Effects of three amplification strategies on speech perception by children with severe and profound hearing loss

Josephine E Marriage, Brian C J Moore, Michael A Stone, Thomas Baer
Ear and Hearing 2005, 26 (1): 35-47

OBJECTIVE: Traditionally in the United Kingdom, children with severe and profound hearing loss have been fitted with linear, analog hearing aids. Fast-acting, wide-dynamic-range compression (WDRC) has been shown to give better discrimination of speech than linear amplification for moderately hearing-impaired young adults. For severe and profound hearing losses, higher compression ratios are needed. The resultant distortion of the temporal envelope and reduced modulation depth may offset improvements in audibility offered by WDRC. In this study, speech recognition and discrimination were assessed for severely and profoundly hearing-impaired children, using three different amplification strategies, including WDRC.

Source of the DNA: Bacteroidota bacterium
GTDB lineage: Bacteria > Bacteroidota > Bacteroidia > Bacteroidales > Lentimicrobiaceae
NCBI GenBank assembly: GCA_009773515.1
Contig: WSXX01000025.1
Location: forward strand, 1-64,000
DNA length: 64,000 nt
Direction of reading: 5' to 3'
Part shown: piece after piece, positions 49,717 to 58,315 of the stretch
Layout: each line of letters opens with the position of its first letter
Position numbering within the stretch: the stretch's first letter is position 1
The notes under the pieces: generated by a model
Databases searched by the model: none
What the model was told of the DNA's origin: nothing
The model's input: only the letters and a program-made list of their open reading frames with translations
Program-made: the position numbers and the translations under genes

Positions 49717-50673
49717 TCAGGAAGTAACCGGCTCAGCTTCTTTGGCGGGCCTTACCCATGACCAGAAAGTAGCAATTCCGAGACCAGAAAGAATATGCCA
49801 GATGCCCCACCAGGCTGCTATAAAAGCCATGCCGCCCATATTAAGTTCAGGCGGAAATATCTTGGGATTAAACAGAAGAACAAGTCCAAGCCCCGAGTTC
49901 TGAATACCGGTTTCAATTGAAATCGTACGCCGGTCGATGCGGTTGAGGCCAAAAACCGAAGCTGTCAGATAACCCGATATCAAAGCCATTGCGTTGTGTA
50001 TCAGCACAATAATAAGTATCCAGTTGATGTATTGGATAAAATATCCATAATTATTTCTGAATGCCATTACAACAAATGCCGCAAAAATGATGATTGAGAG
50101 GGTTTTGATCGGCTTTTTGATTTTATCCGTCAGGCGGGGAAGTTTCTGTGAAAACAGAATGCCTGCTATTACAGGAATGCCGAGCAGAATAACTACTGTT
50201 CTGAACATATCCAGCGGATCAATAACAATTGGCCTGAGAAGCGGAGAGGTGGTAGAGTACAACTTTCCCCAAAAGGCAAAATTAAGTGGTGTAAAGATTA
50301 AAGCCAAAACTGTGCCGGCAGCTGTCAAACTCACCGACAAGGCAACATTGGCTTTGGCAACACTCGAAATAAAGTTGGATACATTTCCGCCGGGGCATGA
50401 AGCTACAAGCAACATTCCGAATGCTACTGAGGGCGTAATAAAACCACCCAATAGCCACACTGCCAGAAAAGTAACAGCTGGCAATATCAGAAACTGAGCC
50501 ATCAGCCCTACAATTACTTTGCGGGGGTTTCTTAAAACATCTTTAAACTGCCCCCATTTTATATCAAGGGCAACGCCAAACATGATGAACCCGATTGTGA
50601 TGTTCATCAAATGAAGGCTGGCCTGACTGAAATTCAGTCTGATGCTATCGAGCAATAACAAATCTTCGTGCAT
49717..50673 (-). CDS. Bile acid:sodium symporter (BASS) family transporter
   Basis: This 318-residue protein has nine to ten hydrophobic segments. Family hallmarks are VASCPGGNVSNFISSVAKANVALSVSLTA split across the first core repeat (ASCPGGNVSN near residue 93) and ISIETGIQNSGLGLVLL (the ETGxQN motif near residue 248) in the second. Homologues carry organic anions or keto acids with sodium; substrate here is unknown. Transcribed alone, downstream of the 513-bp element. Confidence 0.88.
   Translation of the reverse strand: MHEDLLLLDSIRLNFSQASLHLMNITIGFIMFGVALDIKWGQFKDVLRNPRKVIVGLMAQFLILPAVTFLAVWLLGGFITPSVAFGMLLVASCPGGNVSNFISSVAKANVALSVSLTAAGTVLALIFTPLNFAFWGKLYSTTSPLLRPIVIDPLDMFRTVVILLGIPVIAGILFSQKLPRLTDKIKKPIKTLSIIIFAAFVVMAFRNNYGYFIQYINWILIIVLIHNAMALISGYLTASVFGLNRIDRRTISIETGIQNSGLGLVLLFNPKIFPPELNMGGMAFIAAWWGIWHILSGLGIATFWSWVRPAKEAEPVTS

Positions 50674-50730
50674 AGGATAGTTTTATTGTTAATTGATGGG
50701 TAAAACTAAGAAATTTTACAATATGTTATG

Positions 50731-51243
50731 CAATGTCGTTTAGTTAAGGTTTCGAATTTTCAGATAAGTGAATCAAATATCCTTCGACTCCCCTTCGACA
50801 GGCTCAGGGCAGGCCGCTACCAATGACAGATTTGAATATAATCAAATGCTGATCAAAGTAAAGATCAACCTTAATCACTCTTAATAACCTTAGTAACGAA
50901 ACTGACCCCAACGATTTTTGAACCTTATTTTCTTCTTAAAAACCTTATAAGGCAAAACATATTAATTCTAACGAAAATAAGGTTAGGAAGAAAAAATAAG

DESIGN: Fifteen children (ages 7 to 15 yr) with severe and profound hearing loss were fitted bilaterally with high-power, multichannel compression hearing aids, incorporating one of three different amplification strategies: linear with peak clipping, linear with compression limiting, or WDRC. Output responses were matched to Desired Sensation Level (DSL i/o) targets. The children wore hearing aids programmed with each of the amplification strategies in turn, for at least 1 wk, in a counterbalanced order across children. After using a particular amplification strategy for at least 1 wk, speech perception tests were carried out.

RESULTS: Speech scores on closed-set testing for the profound group showed significant benefit for WDRC over the other two algorithms. None of the other results showed a statistically significant effect of algorithm on speech performance.

CONCLUSIONS: WDRC amplification sometimes led to better performance than linear amplification with peak clipping or output limiting, and it never led to poorer performance. Therefore, it appears to be safe to use well-designed WDRC for hearing-impaired children with severe or profound hearing loss.


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